Corporate law is that branch of law saddled with regulating businesses, traders and consumers behaviour. In much more simpler terms, they are rules and regulations that merchants as well as others engaged in trade, commerce and sales must abide by. 

Typically, it is a broad aspect of law that offers representation legally, to a wide variety of legal services handling commercial disputes and corporate law issues. Thus, it interacts with other branches or areas of law such as safety regulations, food, environmental governance and real estate.

Related: Meaning and nature of commercial law


From the above definition given about corporate law, one can tell that it’s an integral part of life. It has always been difficult to precisely define but based on the systems of common law, there is no much difference between corporate law and civil law.

In the common law system, it has been seen as a part of civil law as it has been defined as all portion of the law solely concerned with trade, business and commerce as earlier stated.

Since corporate law determines the rights and duties of all parties involved in commerce and trade, it is quite important to know the corporate law exactly needed to successfully operate a business.

Nature & Types of Commercial Law

Types of corporate law

Leasing law

This kind of law basically governs leases. Leases are contracts between a lessor and a lessee and it is usually done for the use of a property. The property can be leased for any purpose and can be used for any length of time. 

Contract law

Contract laws are rules and regulations that guide and govern contracts. It’s an agreement between two parties or more which creates a legal obligation. They can either be oral or written and also implied or expressed.

Sales law

This kind of law is concerned with governing the sale of goods. The body responsible for this is the Uniform Commercial Code (UCC). It is a set of statuses that has grown to be adopted across different states. Apart from the sale of goods, the UCC also governs leases as well as other commercial transactions.

Intellectual property law

This law protects intellectual property like copyrights, patents and trademarks. The intellectual property law is designed to protect the creators of intellectual property from having their work copied or worse, stolen.

Consumer protection law

This law protects consumers from deceptive or unfair business practices. Usually, these laws are enforced by federal and state agencies like SEC ( Securities and Exchange Commission).

In order to avoid complexities, most countries have their comprehensive practice guidance and information in civil codes. These codes also reflect enforceable laws presently. 

It is important to remember that laws never exist without any form of connection. Just like other areas in law, corporate law intersects with other practices.


LAWS- This is pretty much the foundation of corporate law. Primarily, it is governed by statuses enacted by the legislative arm of government.

CONTRACTS- Commerce cannot exist without transactions, goods and services and they are usually provided according to the terms of contract between businesses. Contracts can be referred to as the basis of corporate law.

REGULATIONS- This is one of the most common sources of corporate law. It is regulated being regulated by administrative agencies.

CUSTOMS- Customs are defined as the unwritten code of conduct governing businesses and their dealings. Corporate law is highly influenced by customs.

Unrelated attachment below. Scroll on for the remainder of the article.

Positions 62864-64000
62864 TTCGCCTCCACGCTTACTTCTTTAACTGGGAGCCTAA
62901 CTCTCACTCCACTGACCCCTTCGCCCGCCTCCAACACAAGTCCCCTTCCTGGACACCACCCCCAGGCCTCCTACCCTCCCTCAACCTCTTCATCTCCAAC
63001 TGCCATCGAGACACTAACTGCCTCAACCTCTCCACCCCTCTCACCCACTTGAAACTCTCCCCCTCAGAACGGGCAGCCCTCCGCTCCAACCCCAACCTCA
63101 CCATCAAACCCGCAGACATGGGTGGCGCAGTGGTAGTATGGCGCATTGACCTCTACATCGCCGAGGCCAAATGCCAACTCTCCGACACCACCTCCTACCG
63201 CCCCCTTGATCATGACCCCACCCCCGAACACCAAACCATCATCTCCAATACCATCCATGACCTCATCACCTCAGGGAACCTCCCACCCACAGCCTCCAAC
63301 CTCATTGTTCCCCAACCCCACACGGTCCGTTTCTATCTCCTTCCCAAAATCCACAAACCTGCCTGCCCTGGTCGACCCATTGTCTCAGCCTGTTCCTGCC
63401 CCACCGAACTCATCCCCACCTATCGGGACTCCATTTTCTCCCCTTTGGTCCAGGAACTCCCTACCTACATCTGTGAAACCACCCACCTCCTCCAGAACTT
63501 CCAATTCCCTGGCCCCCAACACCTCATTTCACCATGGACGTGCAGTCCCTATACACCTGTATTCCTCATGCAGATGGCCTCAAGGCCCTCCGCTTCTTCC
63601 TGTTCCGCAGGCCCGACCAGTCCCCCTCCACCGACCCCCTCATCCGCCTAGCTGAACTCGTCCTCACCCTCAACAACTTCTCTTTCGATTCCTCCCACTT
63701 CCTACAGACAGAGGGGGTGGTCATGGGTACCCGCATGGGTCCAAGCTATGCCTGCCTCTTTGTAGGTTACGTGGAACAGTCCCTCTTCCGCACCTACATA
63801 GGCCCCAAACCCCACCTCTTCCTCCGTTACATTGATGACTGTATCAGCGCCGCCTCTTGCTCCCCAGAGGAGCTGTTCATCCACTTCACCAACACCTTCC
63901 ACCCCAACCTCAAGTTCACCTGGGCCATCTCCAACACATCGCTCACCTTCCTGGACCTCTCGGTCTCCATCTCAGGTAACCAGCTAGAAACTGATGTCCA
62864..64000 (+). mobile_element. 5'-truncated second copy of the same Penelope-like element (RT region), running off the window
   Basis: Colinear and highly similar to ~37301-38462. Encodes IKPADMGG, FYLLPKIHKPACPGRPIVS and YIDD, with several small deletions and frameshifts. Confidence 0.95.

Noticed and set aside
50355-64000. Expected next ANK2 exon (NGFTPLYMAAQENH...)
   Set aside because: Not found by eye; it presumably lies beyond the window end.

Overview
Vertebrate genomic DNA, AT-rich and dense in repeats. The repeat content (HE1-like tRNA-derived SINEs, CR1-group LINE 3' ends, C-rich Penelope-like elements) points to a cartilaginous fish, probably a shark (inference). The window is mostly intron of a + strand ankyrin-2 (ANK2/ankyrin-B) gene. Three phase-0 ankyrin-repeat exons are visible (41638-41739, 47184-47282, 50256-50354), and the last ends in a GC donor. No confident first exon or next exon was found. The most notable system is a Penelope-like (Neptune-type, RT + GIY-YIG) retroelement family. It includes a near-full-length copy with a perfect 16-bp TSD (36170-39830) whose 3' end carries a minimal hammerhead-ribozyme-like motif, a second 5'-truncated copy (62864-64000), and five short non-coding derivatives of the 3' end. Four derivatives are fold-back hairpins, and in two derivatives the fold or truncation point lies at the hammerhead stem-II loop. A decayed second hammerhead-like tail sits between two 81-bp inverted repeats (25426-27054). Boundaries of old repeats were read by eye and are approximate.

UCC- The most important source of corporate law is the UCC especially in the US. Originally, it was promulgated in 1952 and it has been going through several amendments since then. It applies to all forms of commercial transactions and loans, sales and leases are not excluded.


At this point in the world, we are in what is termed “litigious times” where an agreement can’t rely solely on head nods or handshakes. We’ve passed that stage a long time ago.

When it comes to businesses, corporate law plays a major role in enabling fair practices to parties under a contract. It safeguards shareholder rights and also provides compensation to parties affected when business deals go wrong. Wholesomely, it provides a framework for diverse business formations.

Nature & Types of Commercial Law


From birth to death, laws will always guide the actions and inactions of every individual. It started centuries ago and will continue to be that way.

Imagine a little scenario of how you live daily. You get up from bed in the morning and hit the bathroom for a shower, the law of contracts is at work governing the sale of the bed you slept on and also the service agreement between you and your water provider. 

After a quick bath, you dress up and pick out a pair of nice shoes for yourself. The law of contract still binds the shoes ensuring there is a warranty for them.

You might not know it but you find corporate law in almost every aspect of your live. You’ll probably only notice when things go wrong and you find the need to hire a lawyer.


The most fundamental aspect of corporate law is consumer protection. You should have read about it if you have been following up on this article till now. 

According to statistics, families in the US spend a total of $61,334 yearly. The money is spend on majorly food, housing, healthcare and transport. 

With such large amount on transactions, there is no way that disputes wouldn’t arise and in situations like that, corporate law would be needed to resolve them. 

If you think about the amount of transactions you are involved in on a daily basis, you’d ensure you are not oblivious to your obligations and rights under corporate law.


Corporate law will always remain a complex area of the law that is ever changing. Whether you’re a business owner or not, the best thing you can do for yourself is understand the basis of corporate law so your rights and interests can be protected.